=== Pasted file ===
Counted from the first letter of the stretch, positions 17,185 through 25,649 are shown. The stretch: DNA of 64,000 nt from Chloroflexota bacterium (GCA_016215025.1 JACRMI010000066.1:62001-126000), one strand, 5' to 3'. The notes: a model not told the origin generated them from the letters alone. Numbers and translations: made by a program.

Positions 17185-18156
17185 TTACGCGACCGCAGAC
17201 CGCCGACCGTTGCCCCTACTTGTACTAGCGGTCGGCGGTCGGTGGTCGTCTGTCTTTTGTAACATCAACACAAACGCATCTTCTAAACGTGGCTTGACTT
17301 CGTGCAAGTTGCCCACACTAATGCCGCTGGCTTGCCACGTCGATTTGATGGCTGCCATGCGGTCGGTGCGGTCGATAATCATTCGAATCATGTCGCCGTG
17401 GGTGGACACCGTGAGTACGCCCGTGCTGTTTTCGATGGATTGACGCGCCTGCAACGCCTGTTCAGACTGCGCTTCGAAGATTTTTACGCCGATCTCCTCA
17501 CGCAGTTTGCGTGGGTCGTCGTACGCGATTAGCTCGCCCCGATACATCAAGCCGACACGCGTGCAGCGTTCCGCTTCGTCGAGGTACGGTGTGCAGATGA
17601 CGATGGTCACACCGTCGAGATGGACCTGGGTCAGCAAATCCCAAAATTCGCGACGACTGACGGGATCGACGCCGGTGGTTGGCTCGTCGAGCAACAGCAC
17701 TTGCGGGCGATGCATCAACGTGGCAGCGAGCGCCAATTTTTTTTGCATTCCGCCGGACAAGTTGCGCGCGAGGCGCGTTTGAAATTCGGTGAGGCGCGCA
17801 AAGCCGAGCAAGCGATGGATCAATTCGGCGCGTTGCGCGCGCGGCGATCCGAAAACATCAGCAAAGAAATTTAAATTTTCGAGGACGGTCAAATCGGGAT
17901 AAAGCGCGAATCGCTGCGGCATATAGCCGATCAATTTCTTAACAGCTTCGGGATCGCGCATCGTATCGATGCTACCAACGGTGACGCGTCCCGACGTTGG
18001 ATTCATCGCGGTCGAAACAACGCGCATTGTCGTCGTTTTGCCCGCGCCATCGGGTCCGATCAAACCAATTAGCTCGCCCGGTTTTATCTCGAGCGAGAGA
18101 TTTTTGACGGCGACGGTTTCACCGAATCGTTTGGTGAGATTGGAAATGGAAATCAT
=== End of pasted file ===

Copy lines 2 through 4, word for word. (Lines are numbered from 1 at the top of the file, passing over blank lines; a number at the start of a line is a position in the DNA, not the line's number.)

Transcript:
Positions 17185-18156
17185 TTACGCGACCGCAGAC
17201 CGCCGACCGTTGCCCCTACTTGTACTAGCGGTCGGCGGTCGGTGGTCGTCTGTCTTTTGTAACATCAACACAAACGCATCTTCTAAACGTGGCTTGACTT